5. Do you perform best in the absence of structure?  In my book, Mastering the VC Game, I describe a metaphor for the three stages of a start-up:  the jungle, the dirt road and the highway.  In the earliest stages of a venture – the jungle – there are no clear paths available and the skills required are to thrive in the midst of the chaos.  For those who possess that makeup, being a start-up executive is an excellent fit.  But for those that like clear paths with little uncertainty and a great deal of structure – the highway – an early-stage venture will feel like a very uncomfortable environment.

Reflecting on these questions, I find it intriguing to reflect on what kind of environment – either from the perspective of parents raising their children or policy makers thinking about encouraging entrepreneurial ecosystems – can be created to foster more entrepreneurship?  HBS Professor Noam Wasserman is writing a book called Founding Dilemmas which is coming out later this year (I've read early drafts and believe it will be a must-read for entrepreneurs).  In it, he quotes career guru Dr. Tim Butler who points out that signals from parents, mentors and local leaders have a large influence on whether people chose to become entrepreneurs.   “We receive very powerful messages [from those around us] about what’s important, what success is, what failure is, what counts for achievement and what doesn’t. "

Celebrating entrepreneurial success stories in our culture and putting folks like Steve Jobs, Bill Gates, Larry Page (the new Google CEO!) and even more accessible, local heroes on magazine covers and in front of audiences is obviously a huge factor.  Every college kid in America looks at Mark Zuckerburg and thinks, "Why not me?"  Why not, indeed?

follow me on Twitter:  www.twitter.com/bussgang

28 thoughts on “Should I Become An Entrepreneur?

  1. That actually may not be such a bad question for any entrepreneur to ask – see John Gartner’s work on “The Hypomanic Edge” – many of the most successful entrepreneurs (and other creative folks) are bipolar – knowing how to harness the ups-and-downs of bipolar tendencies while riding out the ups-and-downs of entrepreneurship can be a key to success, health and happiness for the entrepreneur (and all those around him or her)!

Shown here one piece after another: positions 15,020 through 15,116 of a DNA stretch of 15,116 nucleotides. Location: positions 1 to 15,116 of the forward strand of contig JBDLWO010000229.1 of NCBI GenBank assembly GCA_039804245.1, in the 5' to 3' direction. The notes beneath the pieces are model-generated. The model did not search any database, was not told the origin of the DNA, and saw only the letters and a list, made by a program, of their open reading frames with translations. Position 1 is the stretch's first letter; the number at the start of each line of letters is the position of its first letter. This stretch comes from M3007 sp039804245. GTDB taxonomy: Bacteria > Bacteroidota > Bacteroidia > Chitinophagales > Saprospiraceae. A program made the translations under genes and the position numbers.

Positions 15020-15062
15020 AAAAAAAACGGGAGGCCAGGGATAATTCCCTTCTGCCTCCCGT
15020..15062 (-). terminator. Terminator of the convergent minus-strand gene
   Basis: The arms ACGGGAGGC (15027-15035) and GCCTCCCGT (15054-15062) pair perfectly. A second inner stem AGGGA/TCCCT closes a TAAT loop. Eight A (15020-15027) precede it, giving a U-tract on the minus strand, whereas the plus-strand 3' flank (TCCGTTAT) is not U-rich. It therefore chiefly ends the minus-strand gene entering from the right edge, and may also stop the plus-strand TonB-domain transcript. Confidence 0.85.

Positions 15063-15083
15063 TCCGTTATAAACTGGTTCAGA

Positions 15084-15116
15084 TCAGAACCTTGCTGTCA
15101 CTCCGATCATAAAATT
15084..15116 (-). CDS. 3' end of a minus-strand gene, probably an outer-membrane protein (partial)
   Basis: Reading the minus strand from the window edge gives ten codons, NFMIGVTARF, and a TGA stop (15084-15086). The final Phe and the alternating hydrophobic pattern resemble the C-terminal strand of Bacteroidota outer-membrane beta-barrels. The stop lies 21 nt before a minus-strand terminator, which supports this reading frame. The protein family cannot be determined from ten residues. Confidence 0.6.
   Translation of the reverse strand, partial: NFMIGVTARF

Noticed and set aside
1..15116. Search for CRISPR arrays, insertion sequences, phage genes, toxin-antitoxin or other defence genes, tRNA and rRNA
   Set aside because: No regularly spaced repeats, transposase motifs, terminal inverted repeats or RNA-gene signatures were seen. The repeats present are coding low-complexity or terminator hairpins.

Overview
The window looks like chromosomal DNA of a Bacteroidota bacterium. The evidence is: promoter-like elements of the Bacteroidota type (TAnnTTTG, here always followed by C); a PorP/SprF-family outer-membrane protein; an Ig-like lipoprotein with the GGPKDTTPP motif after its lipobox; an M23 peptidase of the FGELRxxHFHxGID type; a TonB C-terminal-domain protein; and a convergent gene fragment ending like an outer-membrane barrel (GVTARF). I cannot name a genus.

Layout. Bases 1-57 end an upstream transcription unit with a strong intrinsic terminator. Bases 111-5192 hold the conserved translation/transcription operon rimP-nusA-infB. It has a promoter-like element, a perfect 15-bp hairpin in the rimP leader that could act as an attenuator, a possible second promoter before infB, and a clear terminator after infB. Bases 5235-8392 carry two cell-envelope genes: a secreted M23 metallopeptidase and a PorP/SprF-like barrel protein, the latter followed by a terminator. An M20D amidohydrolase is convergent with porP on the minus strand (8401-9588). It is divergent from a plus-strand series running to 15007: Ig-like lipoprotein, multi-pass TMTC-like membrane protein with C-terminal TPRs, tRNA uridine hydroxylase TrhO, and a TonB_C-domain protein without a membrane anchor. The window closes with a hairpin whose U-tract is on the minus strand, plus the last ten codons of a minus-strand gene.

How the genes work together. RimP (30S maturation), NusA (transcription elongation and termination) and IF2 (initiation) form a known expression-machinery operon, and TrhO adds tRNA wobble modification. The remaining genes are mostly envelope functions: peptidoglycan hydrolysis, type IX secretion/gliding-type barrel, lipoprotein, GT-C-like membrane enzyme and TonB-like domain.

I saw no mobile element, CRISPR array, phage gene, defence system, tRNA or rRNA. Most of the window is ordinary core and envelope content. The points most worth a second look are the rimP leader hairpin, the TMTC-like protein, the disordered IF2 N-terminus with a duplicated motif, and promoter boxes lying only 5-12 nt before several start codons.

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  2. True. Age should not be a factor when it comes to being an entrepreneur. Sometimes, young entrepreneurs are more successful ones because they are more willing to take risks and chances to catch the bigger fish. It’s all about trying and testing to get the best results.

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  3. This is a really great post! I particularly like point four; I’m wondering if you happen to know if entrepreneurs have a larger than GP percentage of ADD or ADHD? Seems like it could make sense or be a somewhat-driver of strong productivity…?

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  4. Many people today want to be entrepreneurs but they just don’t know what to do, or they are afraid to venture into this kind of enterprise. Let’s just say that entrepreneurship is a big gamble, especially if you invested a large capital. Most entrepreneurs start from the bottom and work hard to reach the top. You just have to believe in yourself and your abilities.